Murphy's Law states: "Anything that can go wrong will go wrong." This is especially true and especially painful when there is an audience involved.

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The Principles

The first seven of these principles made their debut in this post from October 2008 when they were known as “The Seven Principles of Presentation Disaster Avoidance (Version 0.1 beta).” They are currently referred to in this blog as “The Principles” while I try to find something better to call them (let me know if you have any suggestions). This is a living document and additional principles will be added as necessary.


1.
If you can’t do without it,
make sure you won’t have to.

Have backups of your slide files, have backup for your critical equipment, have backups for your people. Have backups.


2.
Any rational response to
“What’s the worse that can happen?”
is most likely wrong.

This is mainly due to the fact that the things that can go wrong are not limited by a requirement to be rational. Just ask Wall Street. And don’t forget that the person asking this question usually doesn’t want to know the real answer, they’re just ready to move on.


3.
If you practice like it’s the real thing,
the real thing will seem like a practice.

That’s why they use live ammo in boot camp.


4.
It’s much easier to destroy something by accident
than it is to create something on purpose.

Be very careful around fragile equipment, electricity, icy roads and, perhaps most importantly, the delete key. Especially while pulling an all-nighter. You also want to aggressively seek ways to eliminate as much of the accidental from your process as possible.


5.
The diagram is not the room.

Whether it a conference room, ballroom, or theater — see the space you will be working in for yourself. The diagram provided by the venue will not reveal everything you need to know — no matter how detailed and accurate it is.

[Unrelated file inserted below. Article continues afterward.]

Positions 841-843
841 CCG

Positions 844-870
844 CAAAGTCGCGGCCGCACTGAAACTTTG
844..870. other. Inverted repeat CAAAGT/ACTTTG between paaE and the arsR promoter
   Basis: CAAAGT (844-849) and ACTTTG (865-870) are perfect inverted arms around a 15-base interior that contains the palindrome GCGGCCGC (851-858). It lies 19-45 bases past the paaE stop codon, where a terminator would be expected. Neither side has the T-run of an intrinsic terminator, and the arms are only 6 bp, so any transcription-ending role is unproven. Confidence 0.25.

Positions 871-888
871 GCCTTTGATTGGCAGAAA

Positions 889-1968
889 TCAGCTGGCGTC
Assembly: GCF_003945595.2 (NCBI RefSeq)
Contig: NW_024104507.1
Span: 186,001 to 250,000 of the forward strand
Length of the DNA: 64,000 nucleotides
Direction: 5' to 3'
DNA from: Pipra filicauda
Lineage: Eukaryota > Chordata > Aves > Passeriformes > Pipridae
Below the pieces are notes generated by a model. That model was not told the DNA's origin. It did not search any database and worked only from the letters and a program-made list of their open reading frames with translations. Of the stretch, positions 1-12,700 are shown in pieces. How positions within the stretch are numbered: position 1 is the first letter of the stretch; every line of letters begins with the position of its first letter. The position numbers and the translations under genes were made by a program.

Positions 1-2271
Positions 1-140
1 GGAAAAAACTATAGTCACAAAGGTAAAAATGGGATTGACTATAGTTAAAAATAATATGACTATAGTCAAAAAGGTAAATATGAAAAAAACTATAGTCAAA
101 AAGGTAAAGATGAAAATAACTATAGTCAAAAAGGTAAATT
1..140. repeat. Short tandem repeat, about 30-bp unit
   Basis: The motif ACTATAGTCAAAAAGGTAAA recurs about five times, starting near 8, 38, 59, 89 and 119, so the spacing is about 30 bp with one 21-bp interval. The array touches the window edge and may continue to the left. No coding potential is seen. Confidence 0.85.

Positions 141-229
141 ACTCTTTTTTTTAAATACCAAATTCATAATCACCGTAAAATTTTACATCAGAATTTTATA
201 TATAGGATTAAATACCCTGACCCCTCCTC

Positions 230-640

6.
I
f you’re not early, you’re late.

A simple problem that would ordinarily not require anything more than time to fix can become a fatal error when the time isn’t available.


7.
The ways to get it right are few.
The ways to get it wrong, infinite.

It’s always possible that a string of several very small, seemingly unimportant decisions, can lead to a major failure. Be cautious when it appears a choice can be made casually.


8.
Existence does not equal adequacy.

Having something and having something adequate to the task at hand are two very different things. Just don’t ask if the venue has what you need — get details. Always go and check it out in person if possible. (Added November 2008)


9.
Everyone knows that it’s essential to rehearse,
but not everyone knows how to rehearse what’s essential.

A successful rehearsal has to be about more than just a speaker getting the words, voice, pacing, stage movement and gestures right. It also has to include, in a meaningful way, the easy to overlook “backstage” elements that need to be performed correctly and in unison with the presenter. (Added January 2009)